It’s worth noting that this theory suggests when this instinct will be wrong: if done naively, it is likely to fail on the things we do the most often, where a little extra gain goes a long way. So in those cases, its worth moderating your desire to satisfice by adding a dash of perfectionism.

I like this observation. Here's another: "Everything in moderation, including moderation itself."

I find it interesting that

I find it interesting that some people hear maximization and think of geeks, computer scientists, etc. My first thought was Olympic athletes. I heard a "motivational" speech from an Olympic Gold medallist who talked about dedicating 7 years of his life to shaving 0.1 seconds off his 200m backstroke. My reaction was pretty close to the the anecdote above: wow, that seems really stupid. But thousands of people dedicate their entire youth to goals like that. Think of everything you achieved between the ages of 6 and 26, then imagine trading pretty much all of it away for a chance to become guy number three in the world's fastest four-man bobsled.

Stefan, just for your

Stefan, just for your benefit...

Pireto - "80% of success comes with the first 20% of effort." See angryman's comment on the swimmer for the converse.

Occam - " given two equally predictive theories choose the simpler one, the one with fewer unneccesary assumptions."

Probligo, just for your

Probligo, just for your benefit...

I'm familiar with Vilfredo Pareto and the principle of Occam's Razor. Aside from mispelling Pareto's name, you just mentioned Occam's name and obliquely referred to Pareto's 80-20 rule without really saying how they are related to "the foundation of satisficing". Perhaps you think all satisficing is an example of one or both of these principles being applied? If so then it wouldn't just be "for my benefit" to explain what you really meant...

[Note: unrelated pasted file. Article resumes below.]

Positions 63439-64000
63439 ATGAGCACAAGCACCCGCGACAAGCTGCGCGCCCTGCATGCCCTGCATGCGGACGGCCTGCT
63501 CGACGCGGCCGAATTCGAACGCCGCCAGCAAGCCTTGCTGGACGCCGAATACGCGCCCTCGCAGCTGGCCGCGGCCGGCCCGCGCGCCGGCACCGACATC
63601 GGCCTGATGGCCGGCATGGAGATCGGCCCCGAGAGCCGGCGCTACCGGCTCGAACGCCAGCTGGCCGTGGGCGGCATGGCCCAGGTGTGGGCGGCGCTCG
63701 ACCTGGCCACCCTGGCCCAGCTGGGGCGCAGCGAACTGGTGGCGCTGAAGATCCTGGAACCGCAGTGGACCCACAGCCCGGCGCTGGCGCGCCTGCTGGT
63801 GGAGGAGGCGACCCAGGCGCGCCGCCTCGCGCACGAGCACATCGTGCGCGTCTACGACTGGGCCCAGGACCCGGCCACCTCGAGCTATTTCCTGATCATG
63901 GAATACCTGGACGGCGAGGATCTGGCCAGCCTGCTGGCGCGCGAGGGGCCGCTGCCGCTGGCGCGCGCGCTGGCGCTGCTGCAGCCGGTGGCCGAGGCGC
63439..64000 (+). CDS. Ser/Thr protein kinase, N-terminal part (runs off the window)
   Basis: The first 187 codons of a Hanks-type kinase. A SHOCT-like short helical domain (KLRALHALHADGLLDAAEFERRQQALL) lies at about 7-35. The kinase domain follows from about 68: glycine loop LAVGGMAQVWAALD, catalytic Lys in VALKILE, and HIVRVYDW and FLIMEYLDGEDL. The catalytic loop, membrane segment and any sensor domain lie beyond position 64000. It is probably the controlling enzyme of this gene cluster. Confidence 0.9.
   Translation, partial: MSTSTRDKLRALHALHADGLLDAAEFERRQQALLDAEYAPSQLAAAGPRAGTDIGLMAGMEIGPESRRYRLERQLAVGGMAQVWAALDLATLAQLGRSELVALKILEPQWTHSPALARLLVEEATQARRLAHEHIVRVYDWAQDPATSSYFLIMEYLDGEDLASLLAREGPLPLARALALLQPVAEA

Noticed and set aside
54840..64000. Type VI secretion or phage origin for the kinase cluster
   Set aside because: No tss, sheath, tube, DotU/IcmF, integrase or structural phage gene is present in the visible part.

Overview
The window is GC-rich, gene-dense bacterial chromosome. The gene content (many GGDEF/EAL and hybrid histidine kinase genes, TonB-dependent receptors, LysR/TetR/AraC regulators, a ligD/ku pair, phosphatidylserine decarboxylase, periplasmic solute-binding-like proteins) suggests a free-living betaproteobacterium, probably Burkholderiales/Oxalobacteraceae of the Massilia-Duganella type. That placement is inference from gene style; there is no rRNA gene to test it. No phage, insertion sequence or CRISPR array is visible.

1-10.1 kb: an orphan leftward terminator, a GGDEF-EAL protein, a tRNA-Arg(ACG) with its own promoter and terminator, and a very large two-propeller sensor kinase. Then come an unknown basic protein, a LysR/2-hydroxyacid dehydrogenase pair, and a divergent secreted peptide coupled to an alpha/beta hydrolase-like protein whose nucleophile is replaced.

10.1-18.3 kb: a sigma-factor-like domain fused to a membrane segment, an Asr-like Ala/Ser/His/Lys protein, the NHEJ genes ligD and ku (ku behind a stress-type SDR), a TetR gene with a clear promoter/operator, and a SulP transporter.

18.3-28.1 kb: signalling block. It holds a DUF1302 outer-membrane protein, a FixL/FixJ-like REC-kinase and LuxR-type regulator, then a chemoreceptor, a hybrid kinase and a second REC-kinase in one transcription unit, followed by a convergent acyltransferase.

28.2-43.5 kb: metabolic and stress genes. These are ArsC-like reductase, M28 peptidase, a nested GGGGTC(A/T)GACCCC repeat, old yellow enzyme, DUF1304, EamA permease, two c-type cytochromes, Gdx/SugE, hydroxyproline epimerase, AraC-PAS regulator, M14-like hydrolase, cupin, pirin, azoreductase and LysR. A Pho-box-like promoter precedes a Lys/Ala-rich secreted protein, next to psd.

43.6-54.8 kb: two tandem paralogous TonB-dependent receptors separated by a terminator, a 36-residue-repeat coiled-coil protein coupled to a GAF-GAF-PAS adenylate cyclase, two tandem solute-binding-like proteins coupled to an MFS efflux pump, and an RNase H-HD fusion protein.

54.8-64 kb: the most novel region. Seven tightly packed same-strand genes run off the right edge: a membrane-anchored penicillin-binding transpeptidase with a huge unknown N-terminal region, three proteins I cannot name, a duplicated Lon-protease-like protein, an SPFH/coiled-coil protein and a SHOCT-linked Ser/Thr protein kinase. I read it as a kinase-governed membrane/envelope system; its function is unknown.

Satisficing is perfectly

Satisficing is perfectly rational even without bounded cognitive abilities. All you need to have is costly search. A standard conclusion of the economic theory of search is that a rational optimizer will adopt a reservation level of satisfaction and accept anything that meets or exceeds it. I had a post on this a while back:
http://agoraphilia.blogspot.com/2003/03/rationalizing-rationalityjulian-and.html

I think the conflict between

I think the conflict between satisficing and maximizing can also be one of time preference. The satisficer is looking for a job so that he'll be happy that he isn't still looking for a job next week. The maximizer wants a job he'll be happy with in a year and doesn't quite care that he'll feel bad next week.

Of course, this theory doesn't quite fit well with the example of whether people will continue flipping through the radio stations or not... unless the 10 second to 3 minute time preference differential is reflective of the 1 week vs one year time preference differential.